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The National Association of Manufacturers Files Amicus Brief Urging Review of Honolulu Climate Lawsuit

Last week, the National Association of Manufacturers filed an amicus brief authored by MAP Special Counsel Phil Goldberg in the U.S. Supreme Court, urging the Court to review Honolulu’s climate lawsuit. The 24-page brief supports two petitions for certiorari filed earlier this year seeking review of the Hawaii Supreme Court’s October 2023 decision allowing the case to proceed under state law.

The core issue is whether Hawaii state law can be applied to greenhouse gas emissions and conduct occurring both inside Hawaii and outside of the state—including in other countries. As the amicus brief explains, addressing interstate and international greenhouse gas emissions is beyond the role of state liability law and must be governed by uniform federal law, both as a matter of constitutional federalism and under the Clean Air Act. The problem, the amicus brief states, is that under the Hawaii ruling, any state could impose its own, separate liability law “over acts leading to GHG emissions occurring in other states and countries,” and those laws may differ and lead to self-interested outcomes.

Highlights from the NAM’s amicus brief include:

Climate Change Involves Federal, Not State Laws

  • “Strategists behind this litigation campaign developed the state law theories in this lawsuit in an effort to deliberately circumvent this Court’s ruling in AEP. … However, the state law packaging for these claims is solely a veneer; the allegations they raise sound in federal, not state law. For example, the lawsuits invoke state public nuisance theory and consumer protection acts, but the vast majority of conditions, actions and statements they claim violate their state’s law exist or occurred outside of their borders.”
  • “The Second Circuit in response to New York City’s climate lawsuit saw through this veneer: ‘we are told that this is merely a local spat about the City’s eroding shoreline, which will have no appreciable effect on national energy or environmental policy. We disagree. Artful pleading cannot transform the City’s complaint into anything other than a suit over global greenhouse gas emissions.’ The same is true here; referencing state claims and asking for compensation and state law penalties does not make federal matters related to interstate GHG emissions and global climate change suddenly suitable for state courts.”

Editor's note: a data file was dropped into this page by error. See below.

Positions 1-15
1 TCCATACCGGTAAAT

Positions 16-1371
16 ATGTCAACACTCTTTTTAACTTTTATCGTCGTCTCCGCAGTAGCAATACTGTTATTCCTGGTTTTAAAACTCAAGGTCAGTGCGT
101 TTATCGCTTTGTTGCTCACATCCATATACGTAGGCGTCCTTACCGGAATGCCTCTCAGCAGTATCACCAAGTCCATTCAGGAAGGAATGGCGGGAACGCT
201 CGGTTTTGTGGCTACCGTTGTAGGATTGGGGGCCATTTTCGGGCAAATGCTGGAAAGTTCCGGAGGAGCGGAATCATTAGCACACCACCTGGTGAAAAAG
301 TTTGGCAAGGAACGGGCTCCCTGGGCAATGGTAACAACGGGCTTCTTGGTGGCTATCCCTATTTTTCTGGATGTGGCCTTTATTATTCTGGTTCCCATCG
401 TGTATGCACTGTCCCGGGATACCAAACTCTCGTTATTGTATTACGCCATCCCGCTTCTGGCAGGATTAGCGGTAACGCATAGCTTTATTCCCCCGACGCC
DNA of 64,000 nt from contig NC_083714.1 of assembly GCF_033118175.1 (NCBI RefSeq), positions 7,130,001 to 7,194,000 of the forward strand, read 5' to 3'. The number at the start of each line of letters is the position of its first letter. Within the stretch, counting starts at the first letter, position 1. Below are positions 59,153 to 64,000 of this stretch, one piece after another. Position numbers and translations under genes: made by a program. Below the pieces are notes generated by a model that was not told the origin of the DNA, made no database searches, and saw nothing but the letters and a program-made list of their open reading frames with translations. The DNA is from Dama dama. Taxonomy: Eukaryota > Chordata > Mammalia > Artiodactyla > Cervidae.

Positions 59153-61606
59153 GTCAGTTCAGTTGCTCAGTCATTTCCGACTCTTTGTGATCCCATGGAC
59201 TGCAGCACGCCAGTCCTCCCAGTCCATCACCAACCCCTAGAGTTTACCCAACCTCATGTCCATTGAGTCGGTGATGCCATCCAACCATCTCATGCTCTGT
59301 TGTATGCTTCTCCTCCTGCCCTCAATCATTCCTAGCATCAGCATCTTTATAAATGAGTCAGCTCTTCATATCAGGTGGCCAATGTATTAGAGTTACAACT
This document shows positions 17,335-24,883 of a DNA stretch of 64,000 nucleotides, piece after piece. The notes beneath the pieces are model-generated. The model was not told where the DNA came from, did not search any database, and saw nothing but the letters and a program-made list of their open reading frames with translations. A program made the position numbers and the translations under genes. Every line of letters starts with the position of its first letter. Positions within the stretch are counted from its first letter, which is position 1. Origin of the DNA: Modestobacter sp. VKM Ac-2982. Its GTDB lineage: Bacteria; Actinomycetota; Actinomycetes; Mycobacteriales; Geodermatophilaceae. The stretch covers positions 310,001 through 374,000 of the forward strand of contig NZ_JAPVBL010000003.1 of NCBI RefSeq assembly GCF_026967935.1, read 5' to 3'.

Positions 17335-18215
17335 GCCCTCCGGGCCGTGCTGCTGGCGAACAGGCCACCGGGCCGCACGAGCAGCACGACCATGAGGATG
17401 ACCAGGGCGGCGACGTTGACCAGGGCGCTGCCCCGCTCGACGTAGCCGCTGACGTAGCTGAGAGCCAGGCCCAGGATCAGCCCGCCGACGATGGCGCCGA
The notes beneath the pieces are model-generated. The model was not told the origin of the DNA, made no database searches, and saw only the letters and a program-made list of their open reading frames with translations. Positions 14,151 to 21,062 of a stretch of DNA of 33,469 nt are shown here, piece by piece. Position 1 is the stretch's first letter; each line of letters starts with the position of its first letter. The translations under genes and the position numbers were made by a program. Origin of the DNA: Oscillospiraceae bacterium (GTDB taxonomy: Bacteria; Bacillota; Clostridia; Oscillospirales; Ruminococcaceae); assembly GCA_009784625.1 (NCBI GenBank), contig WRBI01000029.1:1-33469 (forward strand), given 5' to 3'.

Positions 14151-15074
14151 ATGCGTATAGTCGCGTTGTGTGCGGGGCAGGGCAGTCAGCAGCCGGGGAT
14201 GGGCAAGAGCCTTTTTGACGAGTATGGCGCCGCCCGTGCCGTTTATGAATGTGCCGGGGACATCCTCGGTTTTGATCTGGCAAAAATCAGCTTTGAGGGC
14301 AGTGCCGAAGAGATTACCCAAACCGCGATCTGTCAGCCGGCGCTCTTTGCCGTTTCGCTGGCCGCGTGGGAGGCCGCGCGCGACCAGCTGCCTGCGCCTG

• “Each local and state government bringing a climate lawsuit is seeking to independently dictate consumer protection liability for communications companies had with consumers, lawmakers and others entirely outside of their borders—even in each other’s jurisdictions—regardless of whether those states would find the communications fully lawful. Under the American system of constitutional federalism, as well as the Clean Air Act, these states and localities are not allowed to impose their state’s law on activities that took place entirely in other jurisdictions.”

Courts Are Not A Proper Venue To Address The Threat Of Climate Change

  • “At the heart of these claims is the notion that America should increase the price and reduce the production of fossil fuels because of the impact these fuels are having on the climate. Some may consider this to be a sensible solution to climate change, but it is not the role of state courts to impose these changes.”
  • “There are less harmful ways to address impacts of climate change that do not have the downsides associated with this litigation. Federal and state programs have already made funds available that can provide local relief now.”
  • “[T]he best way to address the impact that energy use is having on the climate is for Congress, federal agencies, and local governments to work with manufacturers and other businesses on developing public policies and technologies that can reduce emissions and mitigate damages…”

Numerous other parties filed amicus briefs, including twenty state attorneys general, signaling the major importance of the issues in this case.